Disappointing, I'm sorry to say. Netrebko sounded great, as she always does. Lenski's aria was the highpoint of the show, as I guess it frequently is. But the performance was so draggy that I started wishing it would just be over. I don't know enough about this opera to know whether it was the production or the opera itself, but the whole thing just seemed flat to me.
Posted by: Christopher

Re: Opera 7 - 10/10/13 12:01 PM

Wow, I'm glad I passed. Austin, what did your wife think?
Posted by: Anonymous

Re: Opera 7 - 10/10/13 06:22 PM

About the same as Lorna, except that she came home raving about Netrebko. But she always does that.
Posted by: Christopher

Re: Opera 7 - 10/27/13 02:41 PM

Well, yesterday I did something I've never done before in my life. I walked out on an opera halfway through. I'd read all the rave reviews of The Nose, but to my wife and me, it was unbearably tedious. I'll admit it...I don't get modern opera. And after yesterday, I'm going to stop trying. If that makes me a Philistine, so be it. I'm done.
Posted by: Lorna

Re: Opera 7 - 10/27/13 11:30 PM

Oh, Chris, I'm so glad you said that! I was feeling embarrassed because I couldn't make it all the way through The Nose. All that crashing dissonance...I guess I don't get modern opera either.
Posted by: Anonymous

Re: Opera 7 - 10/28/13 11:44 AM

I was ready to leave after 10 minutes, but my wife stubbornly insisted on staying. The designer/director was obviously having a ball, but even all those clever projections grew tiresome after a while. Do people really like listening to that kind of music? If they're not just pretending to like it to prove how cool they are, then I am really, really missing something. Barbara, did you go? You asked Andrew about it, I remember.
Posted by: Jon

Re: Opera 7 - 10/28/13 01:12 PM

I went. I loved it. And Austin, I promise I'm not just pretending in order to show how cool I am.

This isn't particularly typical Shostakovich, not sustained on this scale. He's responding to the surrealist cartoonish nature of the story -- exaggerated reality, everyone always taking things to extremes. I wouldn't want all opera to be like this, but in fact I know of no other opera quite like this. It creates its own world, and it's not especially dissonant: other composers are far more so. But it's certainly colorful and energetic, and the Kentridge production is brilliant.

I can think of opera composers whose work I would flee at intermission (or just not show up for), but I'm very glad I saw The Nose.
Posted by: Barbara

Re: Opera 7 - 10/28/13 05:11 PM

Jon, could you be persuaded to name those composers who would send you fleeing at intermission?

Austin, yes, I did go, and I stuck it out to the end. But I'm pretty much in agreement with the first three posts. I know I too am missing something, and I'm sorry about that. But I don't know what to do about it.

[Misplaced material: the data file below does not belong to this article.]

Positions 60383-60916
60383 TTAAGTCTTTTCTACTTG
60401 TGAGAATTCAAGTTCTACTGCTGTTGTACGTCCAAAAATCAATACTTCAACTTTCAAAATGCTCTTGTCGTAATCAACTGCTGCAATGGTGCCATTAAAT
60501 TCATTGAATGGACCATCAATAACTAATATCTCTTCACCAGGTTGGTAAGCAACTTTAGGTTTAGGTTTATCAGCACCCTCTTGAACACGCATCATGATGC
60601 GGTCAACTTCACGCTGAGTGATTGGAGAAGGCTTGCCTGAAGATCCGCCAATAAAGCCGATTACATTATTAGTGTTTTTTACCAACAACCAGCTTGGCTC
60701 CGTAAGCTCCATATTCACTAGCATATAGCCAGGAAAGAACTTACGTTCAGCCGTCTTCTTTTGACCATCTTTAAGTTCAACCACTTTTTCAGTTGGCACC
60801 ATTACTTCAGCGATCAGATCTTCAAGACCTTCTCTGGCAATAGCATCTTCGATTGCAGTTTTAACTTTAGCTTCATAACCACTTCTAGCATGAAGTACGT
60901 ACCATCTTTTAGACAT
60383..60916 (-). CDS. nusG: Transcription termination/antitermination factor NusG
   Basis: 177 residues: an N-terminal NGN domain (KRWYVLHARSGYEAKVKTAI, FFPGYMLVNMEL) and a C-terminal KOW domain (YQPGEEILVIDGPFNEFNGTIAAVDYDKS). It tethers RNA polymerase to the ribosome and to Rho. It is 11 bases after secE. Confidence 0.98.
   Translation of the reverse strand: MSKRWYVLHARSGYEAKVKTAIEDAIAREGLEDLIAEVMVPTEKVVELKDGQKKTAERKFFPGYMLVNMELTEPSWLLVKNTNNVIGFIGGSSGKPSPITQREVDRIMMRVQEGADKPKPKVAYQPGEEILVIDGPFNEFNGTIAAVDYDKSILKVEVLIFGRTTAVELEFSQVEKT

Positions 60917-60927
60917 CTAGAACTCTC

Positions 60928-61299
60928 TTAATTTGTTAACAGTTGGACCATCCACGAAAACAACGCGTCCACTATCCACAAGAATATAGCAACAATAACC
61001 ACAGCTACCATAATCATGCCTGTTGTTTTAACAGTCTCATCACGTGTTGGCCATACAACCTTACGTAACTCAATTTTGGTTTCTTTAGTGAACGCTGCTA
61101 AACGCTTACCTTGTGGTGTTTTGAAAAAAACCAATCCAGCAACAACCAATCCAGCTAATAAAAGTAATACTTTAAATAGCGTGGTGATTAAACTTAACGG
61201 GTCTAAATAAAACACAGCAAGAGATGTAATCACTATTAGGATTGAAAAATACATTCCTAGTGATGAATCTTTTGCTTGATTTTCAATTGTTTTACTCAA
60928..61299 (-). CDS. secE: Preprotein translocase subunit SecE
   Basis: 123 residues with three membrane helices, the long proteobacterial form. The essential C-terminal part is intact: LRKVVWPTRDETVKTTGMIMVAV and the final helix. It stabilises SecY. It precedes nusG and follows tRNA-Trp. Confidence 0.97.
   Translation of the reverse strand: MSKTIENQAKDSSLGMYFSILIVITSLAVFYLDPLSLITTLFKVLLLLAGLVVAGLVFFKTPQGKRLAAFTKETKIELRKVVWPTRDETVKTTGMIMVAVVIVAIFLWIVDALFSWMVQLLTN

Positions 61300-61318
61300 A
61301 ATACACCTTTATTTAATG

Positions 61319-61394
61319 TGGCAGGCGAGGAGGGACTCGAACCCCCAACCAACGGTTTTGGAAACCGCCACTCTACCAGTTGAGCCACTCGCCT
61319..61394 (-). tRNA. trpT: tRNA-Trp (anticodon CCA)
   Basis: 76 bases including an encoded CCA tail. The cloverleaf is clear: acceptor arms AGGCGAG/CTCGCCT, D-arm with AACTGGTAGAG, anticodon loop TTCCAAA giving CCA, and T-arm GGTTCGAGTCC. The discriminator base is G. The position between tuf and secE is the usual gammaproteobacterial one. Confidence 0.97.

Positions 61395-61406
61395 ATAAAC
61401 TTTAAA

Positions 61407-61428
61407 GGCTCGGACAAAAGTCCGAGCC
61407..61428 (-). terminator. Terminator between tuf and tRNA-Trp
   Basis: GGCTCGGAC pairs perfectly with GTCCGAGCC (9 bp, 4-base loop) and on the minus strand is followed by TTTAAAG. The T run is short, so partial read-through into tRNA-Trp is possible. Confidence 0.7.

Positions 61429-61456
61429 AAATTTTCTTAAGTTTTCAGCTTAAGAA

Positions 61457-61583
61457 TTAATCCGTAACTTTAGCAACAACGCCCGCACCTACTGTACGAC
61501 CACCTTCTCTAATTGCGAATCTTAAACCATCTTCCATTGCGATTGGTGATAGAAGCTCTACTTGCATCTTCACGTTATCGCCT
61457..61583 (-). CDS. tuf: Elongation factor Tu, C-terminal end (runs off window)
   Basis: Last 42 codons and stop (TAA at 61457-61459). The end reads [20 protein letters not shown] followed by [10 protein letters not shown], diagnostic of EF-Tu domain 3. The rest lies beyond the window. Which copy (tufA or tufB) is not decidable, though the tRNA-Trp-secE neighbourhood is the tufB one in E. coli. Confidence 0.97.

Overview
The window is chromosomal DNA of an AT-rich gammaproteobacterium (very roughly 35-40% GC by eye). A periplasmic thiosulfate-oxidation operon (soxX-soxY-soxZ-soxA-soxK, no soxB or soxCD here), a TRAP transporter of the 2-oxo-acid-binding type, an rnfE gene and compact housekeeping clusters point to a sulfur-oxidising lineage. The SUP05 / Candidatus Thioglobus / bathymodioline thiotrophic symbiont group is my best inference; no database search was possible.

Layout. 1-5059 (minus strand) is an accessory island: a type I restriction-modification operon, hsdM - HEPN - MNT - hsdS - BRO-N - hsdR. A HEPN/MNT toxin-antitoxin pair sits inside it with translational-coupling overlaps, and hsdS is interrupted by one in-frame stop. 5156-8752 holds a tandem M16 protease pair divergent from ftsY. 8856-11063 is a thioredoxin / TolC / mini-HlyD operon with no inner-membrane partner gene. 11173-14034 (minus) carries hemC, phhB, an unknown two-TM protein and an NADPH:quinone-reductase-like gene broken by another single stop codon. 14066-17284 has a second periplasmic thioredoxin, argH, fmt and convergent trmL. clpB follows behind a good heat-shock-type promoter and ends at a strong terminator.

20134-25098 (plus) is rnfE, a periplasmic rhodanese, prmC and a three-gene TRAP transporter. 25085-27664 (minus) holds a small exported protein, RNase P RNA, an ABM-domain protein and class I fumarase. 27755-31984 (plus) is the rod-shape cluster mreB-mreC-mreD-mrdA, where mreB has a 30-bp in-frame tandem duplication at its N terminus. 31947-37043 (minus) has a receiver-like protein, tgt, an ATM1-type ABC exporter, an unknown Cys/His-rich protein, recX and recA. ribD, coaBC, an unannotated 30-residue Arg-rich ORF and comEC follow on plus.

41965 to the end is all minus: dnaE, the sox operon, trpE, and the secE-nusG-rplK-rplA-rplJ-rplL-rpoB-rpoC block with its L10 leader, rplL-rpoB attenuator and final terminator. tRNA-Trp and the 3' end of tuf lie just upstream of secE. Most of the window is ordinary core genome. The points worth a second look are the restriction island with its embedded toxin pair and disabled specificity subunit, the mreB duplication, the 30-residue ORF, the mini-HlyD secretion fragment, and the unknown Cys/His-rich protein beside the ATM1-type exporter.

Posted by: Andrew

Re: Opera 7 - 10/28/13 08:23 PM

I've seen (not very recently) two performances of The Nose, once at English National Opera (ENO), and the other from an enterprising Welsh troupe at the Buxton Festival. Very jolly, both times round.

For those who don't like Shostakovich very much, try his entertaining comedy Paradise Moscow. There's a wonderful scene (a sort of polka) when all the neighbours arrive to admire the young people's new flat. The opera tails off somewhat at the end but has lots of good tunes. And then there's his Lady Macbeth of Mtsensk, not unrelated to Shakespeare's play.
Posted by: Kay

Re: Opera 7 - 10/28/13 08:56 PM

I don't dislike Shotakovich, and like some of his work quite a lot...but circumstances did not allow me to catch The Nose-cast...
Posted by: Jon

Re: Opera 7 - 10/28/13 09:14 PM

Sure, Barbara, but I know it'll only get me into trouble here. Please believe that I'm aware these are my loss -- clearly they mean something to others, so I'm somehow not just tuned into what they have to offer.

Bellini and Donizetti. I can accept that the occasional aria is pretty or exciting, but it still feels like a long time to wait for them. And a lot to give up, compared to more eventful music. I miss non-stereotypical accompaniment patterns. And counterpoint. And harmonic motion. And inventive textures and orchestration. I don't understand why Mozart can have all these qualities before them, and Verdi and Wagner etc. after them. Why am I supposed to be content with so much less in their operas? I know... "pure melody." I guess that's not enough for me.
Posted by: Rita

Re: Opera 7 - 10/28/13 09:58 PM

So, that makes one vote for and four against. But we haven't heard from Andrew.
Posted by: Andrew

Re: Opera 7 - 10/29/13 07:45 AM

Yes you have, up above - I've seen it twice. Now I'm off to Wexford to see four more obscure operas:

Massenet double-bill of Thérèse and La Navarraise
Nino Rota's Il capello di paglia di Firenze